- Hemsworth, P.H., G.J. Coleman, & J.L. Barnett (1994). Improving the attitude and behaviour of stockpersons towards pigs and the consequences on the behaviour and reproductive performance of commercial pigs. Applied Animal Behaviour Science, 39(3-4), 349-362.
- Simpson H, Edwards-Callaway LN, Cramer MC, Roman-Muniz IN, Stallones L, Thompson S, Ennis S, Kim E, Pairis-Garcia M. Preliminary Study Exploring Caretaker Perspectives of Euthanasia on Swine Operations. Animals (Basel), Dec 4;10(12):2296.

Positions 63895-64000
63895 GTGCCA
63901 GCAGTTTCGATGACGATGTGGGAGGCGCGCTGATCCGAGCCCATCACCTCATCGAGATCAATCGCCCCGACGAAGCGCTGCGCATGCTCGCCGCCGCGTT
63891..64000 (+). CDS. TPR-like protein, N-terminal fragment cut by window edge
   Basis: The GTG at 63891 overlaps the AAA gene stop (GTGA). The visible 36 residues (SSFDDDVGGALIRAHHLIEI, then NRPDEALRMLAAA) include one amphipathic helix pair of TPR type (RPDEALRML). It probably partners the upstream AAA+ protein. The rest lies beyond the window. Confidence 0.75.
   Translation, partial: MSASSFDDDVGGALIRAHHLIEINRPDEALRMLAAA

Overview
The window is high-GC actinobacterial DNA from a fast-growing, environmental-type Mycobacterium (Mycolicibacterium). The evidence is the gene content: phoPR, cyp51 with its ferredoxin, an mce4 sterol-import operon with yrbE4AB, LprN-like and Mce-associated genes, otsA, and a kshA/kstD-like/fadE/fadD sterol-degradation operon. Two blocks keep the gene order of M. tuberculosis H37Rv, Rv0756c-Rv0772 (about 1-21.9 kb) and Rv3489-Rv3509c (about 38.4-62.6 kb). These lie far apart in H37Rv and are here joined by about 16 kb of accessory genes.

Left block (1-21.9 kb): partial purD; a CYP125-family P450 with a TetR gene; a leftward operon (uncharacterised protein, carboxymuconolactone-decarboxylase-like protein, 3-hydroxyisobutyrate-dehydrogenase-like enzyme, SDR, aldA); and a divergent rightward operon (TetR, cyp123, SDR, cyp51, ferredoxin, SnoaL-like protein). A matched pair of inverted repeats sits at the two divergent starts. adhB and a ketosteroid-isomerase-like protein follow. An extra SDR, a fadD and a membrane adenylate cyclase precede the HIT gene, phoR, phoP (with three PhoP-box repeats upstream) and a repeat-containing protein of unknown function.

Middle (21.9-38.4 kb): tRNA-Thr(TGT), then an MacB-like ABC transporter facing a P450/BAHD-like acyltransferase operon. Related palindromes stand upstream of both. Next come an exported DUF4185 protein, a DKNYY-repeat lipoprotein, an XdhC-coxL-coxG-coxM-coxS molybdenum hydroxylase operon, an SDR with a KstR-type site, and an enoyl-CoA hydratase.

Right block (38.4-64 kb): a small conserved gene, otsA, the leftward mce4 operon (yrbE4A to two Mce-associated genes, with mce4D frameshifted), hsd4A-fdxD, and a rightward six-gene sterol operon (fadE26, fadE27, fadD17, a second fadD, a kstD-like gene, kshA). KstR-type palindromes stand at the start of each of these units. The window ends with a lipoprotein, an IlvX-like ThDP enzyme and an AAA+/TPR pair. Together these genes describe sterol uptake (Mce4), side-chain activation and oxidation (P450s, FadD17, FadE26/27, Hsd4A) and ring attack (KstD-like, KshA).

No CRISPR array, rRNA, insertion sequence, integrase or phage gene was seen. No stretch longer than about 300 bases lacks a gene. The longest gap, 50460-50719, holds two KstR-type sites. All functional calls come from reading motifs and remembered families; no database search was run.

- Edwards-Callaway LN, Cramer MC, Roman-Muniz IN, Stallones L, Thompson S, Ennis S, Marsh J, Simpson H, Kim E, Calaba E, Pairis-Garcia M. Preliminary Exploration of Swine Veterinarian Perspectives of On-Farm Euthanasia. Animals (Basel), Oct 19;10(10):1919.
- Bjornestad, A., Cuthbertson, C., & Hendricks, J. (2021). An analysis of suicide risk factors among farmers in the Midwestern United States. International Journal of Environmental Research and Public Health, 18, 3563.
- Peterson, C., Sussell, A., Li, J; Schumacher, K., Yeoman, K., & Stone, D. M. (2020). Suicide rates by industry and occupation – National Violent Death Reporting System, 32 states, 2016. Morbidity and Mortality Weekly Report, 69(3), 57-62.